Our Tip: Farmers markets and roadside stalls are a great place to stock up on fresh fruit and veg and discover some of the regional produce and specialities.

Ottawa – is it possible to visit a city with an RV?

We really wanted to visit Ottawa, Canada’s historic capital, but wondered how much of a challenge it would be while driving an RV. Trying to park in city streets was likely to be a stressful experience, but luckily we resolved this by staying just outside the city at Wesley Clover Camp Ground. We had a spacious camping spot and all the normal amenities, but the campground also ran a shuttle service each day into the city, dropping us off just in time for the changing of the guards and picking us up after a day’s sightseeing around 4pm. We managed to pack in plenty of sightseeing, with a taste of the famous Beavertail pastries, lunch in Byward Market at Murray Street, as well as a look around the glass sided galleries of the National Gallery of Canada.

Visiting Ottawa in Canada Photo: Heatheronhertravels.com

Visiting Ottawa in Canada

The next day we were heading across the Ottawa River into Quebec province, but we found a suitably large car park by the Robert Guertin Arena which was a 15 minute walk to the Canadian History Museum, where we admired all the First Nation artwork and totem poles. The afternoon was spent cycling along the Ottawa river, crossing the Portage bridge and continuing under the Parliament Building, where we took the cute solar powered ferry back across the river.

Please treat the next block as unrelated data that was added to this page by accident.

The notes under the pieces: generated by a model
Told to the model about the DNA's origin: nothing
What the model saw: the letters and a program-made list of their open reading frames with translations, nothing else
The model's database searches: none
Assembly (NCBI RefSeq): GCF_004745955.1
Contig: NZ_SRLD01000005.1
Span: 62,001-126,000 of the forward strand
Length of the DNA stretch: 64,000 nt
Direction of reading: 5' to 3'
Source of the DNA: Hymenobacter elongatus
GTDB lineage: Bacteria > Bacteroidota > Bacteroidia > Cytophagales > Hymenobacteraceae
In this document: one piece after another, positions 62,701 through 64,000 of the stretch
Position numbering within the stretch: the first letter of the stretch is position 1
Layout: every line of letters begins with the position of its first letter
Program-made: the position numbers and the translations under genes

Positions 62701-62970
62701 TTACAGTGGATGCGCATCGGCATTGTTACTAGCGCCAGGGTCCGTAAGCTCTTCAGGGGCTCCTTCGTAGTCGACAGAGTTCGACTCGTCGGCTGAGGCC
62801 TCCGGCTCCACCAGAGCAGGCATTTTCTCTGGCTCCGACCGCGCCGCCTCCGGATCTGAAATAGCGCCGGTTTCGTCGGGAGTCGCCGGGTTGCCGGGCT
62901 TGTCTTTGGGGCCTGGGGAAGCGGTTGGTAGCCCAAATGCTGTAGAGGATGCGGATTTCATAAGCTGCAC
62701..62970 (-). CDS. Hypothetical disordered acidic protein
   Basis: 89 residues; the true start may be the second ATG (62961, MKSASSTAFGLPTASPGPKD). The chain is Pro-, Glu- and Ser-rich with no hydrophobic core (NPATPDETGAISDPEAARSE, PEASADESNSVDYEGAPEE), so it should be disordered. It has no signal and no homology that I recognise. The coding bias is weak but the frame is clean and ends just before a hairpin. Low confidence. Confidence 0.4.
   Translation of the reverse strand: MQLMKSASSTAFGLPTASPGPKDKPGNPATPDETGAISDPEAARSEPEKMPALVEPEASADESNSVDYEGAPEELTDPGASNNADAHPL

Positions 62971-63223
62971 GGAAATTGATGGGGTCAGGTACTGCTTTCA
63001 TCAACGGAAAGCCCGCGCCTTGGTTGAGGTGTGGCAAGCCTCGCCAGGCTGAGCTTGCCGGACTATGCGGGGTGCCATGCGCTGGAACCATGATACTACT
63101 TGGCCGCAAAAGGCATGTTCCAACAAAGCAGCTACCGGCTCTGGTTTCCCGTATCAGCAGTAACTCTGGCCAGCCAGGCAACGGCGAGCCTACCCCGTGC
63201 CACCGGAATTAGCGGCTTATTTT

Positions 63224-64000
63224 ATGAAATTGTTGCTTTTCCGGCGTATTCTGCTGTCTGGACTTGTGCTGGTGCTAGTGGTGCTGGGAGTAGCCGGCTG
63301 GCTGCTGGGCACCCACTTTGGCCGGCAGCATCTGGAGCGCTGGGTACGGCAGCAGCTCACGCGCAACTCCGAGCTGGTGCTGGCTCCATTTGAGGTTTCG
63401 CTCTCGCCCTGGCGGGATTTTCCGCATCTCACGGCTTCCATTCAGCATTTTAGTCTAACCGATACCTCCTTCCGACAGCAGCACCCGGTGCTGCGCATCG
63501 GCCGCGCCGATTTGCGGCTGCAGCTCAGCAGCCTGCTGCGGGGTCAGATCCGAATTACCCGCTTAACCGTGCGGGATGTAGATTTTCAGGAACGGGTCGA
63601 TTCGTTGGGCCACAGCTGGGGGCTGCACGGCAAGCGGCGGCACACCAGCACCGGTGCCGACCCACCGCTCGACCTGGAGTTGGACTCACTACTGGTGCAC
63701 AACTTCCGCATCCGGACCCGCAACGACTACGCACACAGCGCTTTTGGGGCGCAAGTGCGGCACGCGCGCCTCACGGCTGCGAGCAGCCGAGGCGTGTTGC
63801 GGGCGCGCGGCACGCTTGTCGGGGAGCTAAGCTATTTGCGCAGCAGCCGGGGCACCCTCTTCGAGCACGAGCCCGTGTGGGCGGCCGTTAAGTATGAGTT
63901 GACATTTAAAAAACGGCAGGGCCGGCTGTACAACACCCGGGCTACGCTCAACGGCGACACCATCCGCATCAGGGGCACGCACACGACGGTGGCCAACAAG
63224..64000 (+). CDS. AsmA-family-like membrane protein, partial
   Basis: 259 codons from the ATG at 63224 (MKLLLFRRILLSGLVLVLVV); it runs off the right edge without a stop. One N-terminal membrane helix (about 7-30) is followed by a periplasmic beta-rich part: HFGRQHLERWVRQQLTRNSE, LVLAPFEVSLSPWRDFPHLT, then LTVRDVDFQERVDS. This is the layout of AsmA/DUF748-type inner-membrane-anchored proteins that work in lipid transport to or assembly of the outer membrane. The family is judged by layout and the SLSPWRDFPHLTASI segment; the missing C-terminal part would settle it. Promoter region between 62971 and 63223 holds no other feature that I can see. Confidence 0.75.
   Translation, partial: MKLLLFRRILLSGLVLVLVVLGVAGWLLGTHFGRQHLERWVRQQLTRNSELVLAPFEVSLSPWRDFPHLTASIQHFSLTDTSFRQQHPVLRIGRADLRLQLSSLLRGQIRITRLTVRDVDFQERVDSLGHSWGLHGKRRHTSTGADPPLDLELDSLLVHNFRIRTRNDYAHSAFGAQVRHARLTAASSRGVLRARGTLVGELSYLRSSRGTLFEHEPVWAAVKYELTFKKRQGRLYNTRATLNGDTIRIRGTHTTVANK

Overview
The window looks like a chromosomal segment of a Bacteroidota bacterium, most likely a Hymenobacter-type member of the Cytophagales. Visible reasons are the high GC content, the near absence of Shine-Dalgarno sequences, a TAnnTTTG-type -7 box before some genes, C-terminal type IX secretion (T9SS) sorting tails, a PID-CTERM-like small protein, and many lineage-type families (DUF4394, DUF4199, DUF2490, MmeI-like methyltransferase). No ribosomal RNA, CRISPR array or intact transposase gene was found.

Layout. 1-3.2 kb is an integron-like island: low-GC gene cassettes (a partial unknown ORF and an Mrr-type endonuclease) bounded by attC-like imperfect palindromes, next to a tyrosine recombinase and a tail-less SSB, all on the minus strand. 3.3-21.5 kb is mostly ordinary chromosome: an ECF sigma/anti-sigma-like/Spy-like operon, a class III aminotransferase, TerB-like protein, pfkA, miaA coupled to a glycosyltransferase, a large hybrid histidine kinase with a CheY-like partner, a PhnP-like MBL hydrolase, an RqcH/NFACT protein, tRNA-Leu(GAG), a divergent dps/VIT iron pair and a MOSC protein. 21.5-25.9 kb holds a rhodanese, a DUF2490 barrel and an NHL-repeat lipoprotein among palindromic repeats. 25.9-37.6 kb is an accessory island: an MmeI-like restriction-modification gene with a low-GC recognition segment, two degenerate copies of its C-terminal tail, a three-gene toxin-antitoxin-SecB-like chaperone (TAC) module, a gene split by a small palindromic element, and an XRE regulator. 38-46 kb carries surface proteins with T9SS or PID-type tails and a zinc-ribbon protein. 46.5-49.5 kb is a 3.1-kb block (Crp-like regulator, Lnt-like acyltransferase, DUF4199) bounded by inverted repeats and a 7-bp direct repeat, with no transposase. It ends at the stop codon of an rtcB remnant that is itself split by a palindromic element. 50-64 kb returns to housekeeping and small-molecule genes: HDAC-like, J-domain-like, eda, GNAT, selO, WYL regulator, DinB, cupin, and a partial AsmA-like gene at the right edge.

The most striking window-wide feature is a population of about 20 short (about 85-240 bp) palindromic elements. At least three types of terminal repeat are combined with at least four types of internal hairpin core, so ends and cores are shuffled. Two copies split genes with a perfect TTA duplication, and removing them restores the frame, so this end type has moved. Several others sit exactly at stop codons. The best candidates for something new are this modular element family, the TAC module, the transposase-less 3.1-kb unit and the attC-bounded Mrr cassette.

Our Tip: It’s perfectly possible to visit Canada’s cities with an RV provided you plan ahead to ensure stress-free parking.

The Covered Bridge at Wakefield

The Covered Bridge at Wakefield

Having fun in Outaouais – north of Ottawa

By the time we got into our second week in the Outaouais region, north of Ottawa, we felt like old hands with the RV. Despite its narrow streets, visiting the historic town Wakefield, and its covered bridge was no problem. We parked in the centre of town and then walked around to admire the colourful craft shops and up the hill to historic Wakefield Mill for lunch by the mill stream.

Driving around Gatineau Park, Ottawa’s outdoor playground, was no problem as the roads were wide and the parking spaces enormous. We stopped within the park to see the Pink Lake, which was actually dark and mysterious like a mirror, and the estate of former Canadian Prime Minister, Mackenzie King.

Pink Lake in Gatineau Park

Pink Lake in Gatineau Park